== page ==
PPM Levels for Cannabis Plants
PPM Levels for Cannabis Plants
PPM (Parts per Million) levels is the measure of nutrients in the water used to feed your cannabis plants. There are minerals in the tap water you will use to water your plants and you will be adding some fertilizer solutions to the water which also can be measured in parts per million.
PPM is a fairly simple concept to understand, however getting the right balancing acts between PPM and pH can be a tricky endeavor.
How small is one PPM?
Think of a 1000 x 1000 pixel solid grey image. Now imagine if 1 pixel was silver. That is 1 silver pixel among 999,999 grey pixels. That one silver pixel is 1 PPM.
In terms of water, 1 PPM is 1millileter in 1000 liters of water. 1000 liters of water contains 1,000,000 milliliters. One milliliter is roughly 20 drops of water, or 0.05 ml. That means there is roughly 20,000 drops of water in a liter.
During mid flowering stage, cannabis plants like a PPM around 1000. This makes the match simple. If 1 PPM is 1ml per 1000 liters, a PPM of 1000 means 1ml per 1 liter. So there you have it. At mid flowering about 1 ml of a 1 liter watering can of water is nutrients. The other 999 ml is water.
pH & PPM
pH performs an enormous role in PPM concentrations. PPM can be spot on but if pH is off, PPM is rendered meaningless because the plants can’t absorb the nutrients they need. Cannabis crops carry nutrients through their stems, like all leafy crops. Roots are porous structures which extracting nutrients and water from the soil. The water and nutrients are then used by the plant to generate meals by photosynthesis. These meals affect all the structural elements of the cannabis plants from leaves to flowers to cannabinoids.
Like humans, plants can only feed so much each day. If they are overfed the plant can be harms by too much of a particular element, the roots lock up and the plant staves while surrounded by food.
It’s here that PPM comes in. Throughout a plant’s lifetime, cannabis plants have distinct nutritional needs. There is an optimal level of PPM for each phase of development. The use of a TDS or EC meter to measure PPM is a precise way of ensuring that your plants receive exactly the right amount of nutrients and preventing them from soaking up too much of the wrong material.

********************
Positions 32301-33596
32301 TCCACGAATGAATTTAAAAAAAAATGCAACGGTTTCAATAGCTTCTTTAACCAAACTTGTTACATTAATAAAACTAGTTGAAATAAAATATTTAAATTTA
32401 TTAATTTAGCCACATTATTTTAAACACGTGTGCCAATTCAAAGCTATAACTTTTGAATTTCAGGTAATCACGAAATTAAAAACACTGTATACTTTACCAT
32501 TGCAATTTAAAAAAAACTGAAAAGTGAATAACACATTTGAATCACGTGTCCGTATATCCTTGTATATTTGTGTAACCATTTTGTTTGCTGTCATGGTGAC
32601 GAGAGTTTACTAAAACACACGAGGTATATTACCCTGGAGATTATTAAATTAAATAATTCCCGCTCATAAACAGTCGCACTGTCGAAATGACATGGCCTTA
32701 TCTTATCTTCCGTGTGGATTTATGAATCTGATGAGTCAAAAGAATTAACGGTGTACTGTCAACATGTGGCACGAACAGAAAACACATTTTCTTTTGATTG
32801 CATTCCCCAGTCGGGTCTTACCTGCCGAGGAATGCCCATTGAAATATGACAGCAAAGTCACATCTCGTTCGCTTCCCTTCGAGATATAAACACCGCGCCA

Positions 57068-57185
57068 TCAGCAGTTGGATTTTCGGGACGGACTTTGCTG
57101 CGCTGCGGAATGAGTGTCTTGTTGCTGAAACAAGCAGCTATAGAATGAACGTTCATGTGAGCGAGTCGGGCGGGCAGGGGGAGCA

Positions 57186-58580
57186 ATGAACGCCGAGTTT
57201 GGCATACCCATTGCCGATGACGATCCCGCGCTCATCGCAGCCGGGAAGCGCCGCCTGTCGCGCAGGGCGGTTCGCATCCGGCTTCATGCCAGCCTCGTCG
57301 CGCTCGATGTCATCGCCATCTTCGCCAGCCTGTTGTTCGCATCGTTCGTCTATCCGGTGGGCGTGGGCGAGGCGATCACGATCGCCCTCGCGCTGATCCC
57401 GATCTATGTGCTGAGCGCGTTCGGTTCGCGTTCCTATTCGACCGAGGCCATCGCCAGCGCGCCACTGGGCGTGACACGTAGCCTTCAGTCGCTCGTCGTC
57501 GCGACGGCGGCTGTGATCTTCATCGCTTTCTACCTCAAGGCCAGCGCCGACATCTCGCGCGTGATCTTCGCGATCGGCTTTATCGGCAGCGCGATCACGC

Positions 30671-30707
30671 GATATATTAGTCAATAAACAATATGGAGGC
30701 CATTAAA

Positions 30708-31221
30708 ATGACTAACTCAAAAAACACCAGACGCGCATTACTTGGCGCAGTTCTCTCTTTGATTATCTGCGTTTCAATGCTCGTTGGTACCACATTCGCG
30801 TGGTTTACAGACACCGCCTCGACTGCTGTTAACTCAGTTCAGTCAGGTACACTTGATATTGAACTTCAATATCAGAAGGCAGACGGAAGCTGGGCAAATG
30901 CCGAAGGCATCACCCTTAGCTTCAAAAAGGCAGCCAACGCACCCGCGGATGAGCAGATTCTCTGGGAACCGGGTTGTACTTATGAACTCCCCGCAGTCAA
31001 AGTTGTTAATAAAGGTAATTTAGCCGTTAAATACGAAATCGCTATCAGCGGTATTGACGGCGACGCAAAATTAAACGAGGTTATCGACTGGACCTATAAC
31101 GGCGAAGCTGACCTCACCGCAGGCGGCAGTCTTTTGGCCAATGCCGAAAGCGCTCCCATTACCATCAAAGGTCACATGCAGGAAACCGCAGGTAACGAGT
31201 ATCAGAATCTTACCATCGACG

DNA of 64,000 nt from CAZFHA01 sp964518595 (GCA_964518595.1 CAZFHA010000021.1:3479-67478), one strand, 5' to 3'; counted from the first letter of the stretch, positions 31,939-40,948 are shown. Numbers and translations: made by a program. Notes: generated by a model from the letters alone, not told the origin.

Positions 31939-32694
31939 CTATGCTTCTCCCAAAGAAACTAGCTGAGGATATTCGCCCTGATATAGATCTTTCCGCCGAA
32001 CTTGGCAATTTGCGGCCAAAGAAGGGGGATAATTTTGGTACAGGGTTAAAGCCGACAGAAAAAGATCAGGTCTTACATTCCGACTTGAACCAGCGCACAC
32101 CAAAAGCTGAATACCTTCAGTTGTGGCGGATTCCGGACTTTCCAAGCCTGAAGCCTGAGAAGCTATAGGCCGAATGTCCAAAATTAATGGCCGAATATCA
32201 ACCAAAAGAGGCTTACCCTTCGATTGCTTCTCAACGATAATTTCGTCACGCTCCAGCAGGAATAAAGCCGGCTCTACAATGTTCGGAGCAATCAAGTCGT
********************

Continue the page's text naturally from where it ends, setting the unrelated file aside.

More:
Adjusting PPM and pH is something that can be tricky. As you adjust one, the other will go out of whack. As a rule of thumb, it is more important for pH levels to be correct than PPM levels. So if you are getting frustrated trying to dial both in, settle for pH being exact and PPM being slightly off.
For example, let’s assume the plant is in late vegetative stage. You probably want a PPM around 600. You definitely want a pH between 5.8 – 6.3 (Lower for hydro, higher for soil). If you get a mix that has an 800 PPM and a pH of 6.0, that is fine. However if you get a PPM of 600 and a pH of 5.3 you are on the borderline of poisoning the plant.
Here is a list of suggested PPM levels for the different stages of a cannabis plant.
PPM Levels for Cannabis Chart
Seedlings Stage: 100-400
Nutrients aren’t really needed during seedling stage. A little Root Juice is always helpful.
Early Vegetative Stage: 500-800
This includes clones. Nitrogen is the key nutrient at this stage.
Late Vegetative Stage: 800-1200
Plants require a mice mix of N-P-K. Mixing a grow/veg solution and a flowering/bloom solution is a good way to get the balanced N-P-K you want at the end of vegetative stage.
Early Flowering Stage: 1000-1400
The cannabis plant will stretch at this point. The need for Nitrogen begins to decrease while the need for Phosphorus start to increase.
Mid Flowering Stage: 1200-1600
This is the stage when a cannabis plant needs the most food. Maintaining moderate levels of Nitrogen, while boosting Phosphorus & Potassium to boost flower growth.
Late Flowering: 1000 – 500 – 0
Late flowering starts with a decrease in PPM. During the ripening week, PPM may be around 500. Finally PPM is dropped to zero. This is the flush. Plants get fed only water to flush their systems of all the chemicals. This flush improves the taste and decreases the harshness.
Now that you understand PPM and how it interacts with pH, you should be better equipped to maintain and adjust the feed for your cannabis plants. Investing in a pH and TDS meter will make the process much simpler. Soon you will be providing the perfect feed your cannabis plants want and you’ll be rewarded with hearty and potent harvests.